Shark Update

From: Ethan Dicks <>
Date: Sun Jan 12 03:34:01 2003

--- Adrian Vickers <> wrote:
> Right. If you don't like tales of endurance, adventure, battle and gore,
> turn away now. Same thing goes if you don't like happy endings...

Quite the odyssey.

> And now, some questions:
> 1) Is it actually possible to copy files from one unit (i.e. diskdrive)
> to another (i.e. Shark)? The COPY command can't (it even says so in the
> manual), and I guess it's understandable given that most people would
> have had a dual drive unit, and maybe a tape deck, but little else
> with their PETs.

All the DOS commands with BASIC 4.0 (et al.) do is to turn your command
line args into IEEE-488 messages to tell the drive what to do to itself.
On _any_ PET (including BASIC 4.0), you can open the command channel
and issue commands directly to the drive with print# statements.
I don't remember the syntax of the COPY command right off the top
of my head, but even on a 3032, you could do this...

OPEN 15,8,15

(forgive me if the COPY syntax isn't spot on)

... and that will do the same job that a COPY command would have
done, as far as the drive is concerned.

The reason for mentioning that is, unlike most systems, Commodore
drives are all intellegent. The PET doesn't move each byte of the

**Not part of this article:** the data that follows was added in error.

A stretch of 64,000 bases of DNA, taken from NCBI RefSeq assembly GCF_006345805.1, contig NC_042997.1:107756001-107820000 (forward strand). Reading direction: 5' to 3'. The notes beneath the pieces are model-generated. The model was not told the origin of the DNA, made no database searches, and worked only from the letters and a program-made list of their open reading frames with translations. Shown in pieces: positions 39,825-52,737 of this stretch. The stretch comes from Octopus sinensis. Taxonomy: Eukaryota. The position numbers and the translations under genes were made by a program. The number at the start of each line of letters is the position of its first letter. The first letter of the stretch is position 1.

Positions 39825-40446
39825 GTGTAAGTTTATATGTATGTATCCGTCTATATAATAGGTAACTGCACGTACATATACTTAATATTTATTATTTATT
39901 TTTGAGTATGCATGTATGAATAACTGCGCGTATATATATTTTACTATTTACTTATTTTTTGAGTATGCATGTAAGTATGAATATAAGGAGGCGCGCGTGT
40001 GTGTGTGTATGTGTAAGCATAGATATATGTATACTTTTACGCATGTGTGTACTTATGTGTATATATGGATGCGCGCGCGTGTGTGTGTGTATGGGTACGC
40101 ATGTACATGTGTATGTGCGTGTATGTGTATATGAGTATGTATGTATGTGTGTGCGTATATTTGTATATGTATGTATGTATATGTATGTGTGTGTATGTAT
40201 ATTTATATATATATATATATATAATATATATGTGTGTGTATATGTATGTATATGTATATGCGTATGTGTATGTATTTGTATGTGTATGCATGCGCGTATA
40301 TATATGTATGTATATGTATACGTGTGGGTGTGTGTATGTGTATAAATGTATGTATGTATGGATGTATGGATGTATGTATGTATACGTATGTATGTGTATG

file from disk to disk, it gives the file names to the drive and
the *drive* moves each byte, one by one. Since the CPU isn't
involved, it's a non-trivial task to move files from one device
to another.

Now... as a direct result of that, there are file copy programs
available. It's also possible to write a short one in BASIC.
In any case, though, you will need an external program to do it.

> 2) Does anyone know anything about the "Interpod" IEEE-->Serial thing?


> (if so, I suspect it's a C64 specific thing). I believe it was used to
> connect a C64 to the Shark hard drive.

Probably. I don't know of a commercial product that let you put IEC
peripherals on a PET, but people _did_ want to put IEEE-488 devices
on a C-64.

> 3) Does *anyone* make DIN plugs which don't melt if you bring a soldering

> iron within 5ft of them?

It's common to use a DIN receptacle to keep the pins from wandering
during soldering. Also, depending on the iron you are using, you
are possibly having tool-induced problems. If your soldering iron
originally had a price under $100 USD, I'd be suspicious.

> 4) Where's my coffee? ?


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Received on Sun Jan 12 2003 - 03:34:01 GMT

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